My afternoon was Gold class. I’m not sure exactly how the classes were structured. I feel like Gold has to be the highest level for first graders in our program. We currently have Gold, Silver and Purple. I teach Gold and Silver on alternating days. I know that the students in Purple were generally my best students from Purple and Pink. However, I think the students in Gold in general grasp the material surprisingly fast. There are a couple students who seem to be out of their league, but most of the students are incredibly bright. I’m able to do games and activities that I simply wasn’t able to with my Purple and Pink classes.

I ran some errands after work. Got some new sandals. Waiting a little before I eat dinner. Tonight there’s a study group. I think we’ re trying to test out Thursdays again to see if enough people would come to make it worth it to make it a permanent fixture on the schedule. Since I’ll be in Yawoori anyway to play pool, I may as well go. I won’t be drinking though. I have to be at work at 8 AM, and I just think it would probably be best for me to cut back on the beer. I don’t think it’s at all possible for me to swear off alcohol completely, but I can reduce it a bit at least.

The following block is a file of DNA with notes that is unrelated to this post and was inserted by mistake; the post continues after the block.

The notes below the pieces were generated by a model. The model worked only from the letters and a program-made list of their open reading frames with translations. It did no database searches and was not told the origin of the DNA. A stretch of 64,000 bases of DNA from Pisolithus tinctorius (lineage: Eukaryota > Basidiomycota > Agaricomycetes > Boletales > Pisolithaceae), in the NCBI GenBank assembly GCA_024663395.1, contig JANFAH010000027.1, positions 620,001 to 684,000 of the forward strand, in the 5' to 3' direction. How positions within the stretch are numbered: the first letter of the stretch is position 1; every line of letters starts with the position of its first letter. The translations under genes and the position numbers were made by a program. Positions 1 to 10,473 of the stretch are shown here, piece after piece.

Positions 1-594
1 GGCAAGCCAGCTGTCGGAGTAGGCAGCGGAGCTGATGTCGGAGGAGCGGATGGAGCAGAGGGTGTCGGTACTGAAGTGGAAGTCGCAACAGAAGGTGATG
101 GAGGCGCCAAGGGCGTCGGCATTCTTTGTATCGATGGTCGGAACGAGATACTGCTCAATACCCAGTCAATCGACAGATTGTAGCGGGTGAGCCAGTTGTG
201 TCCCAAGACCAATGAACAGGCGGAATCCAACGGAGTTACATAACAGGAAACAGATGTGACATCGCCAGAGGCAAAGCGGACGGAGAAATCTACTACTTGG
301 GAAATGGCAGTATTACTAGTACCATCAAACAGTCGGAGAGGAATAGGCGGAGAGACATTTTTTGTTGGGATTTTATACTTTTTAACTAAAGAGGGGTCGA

The last two nights were the first two nights of my hapkido lessons. From the reading I’ve done, hapkido is kind of a hybrid martial art. It’s a bit more technical, and tends to rely on technical prowess, footwork, leverage, and using an opponents size and strength against them.  However, there are also more traditional martial art techniques that range from long range kicks and short-range pressure point attacks, and even a wide range of weapons, including swords, ropes, nunchuks, and staves. All I’ve learned so far are a variety of kicks, how to fall down without getting hurt, and how to break out of holds.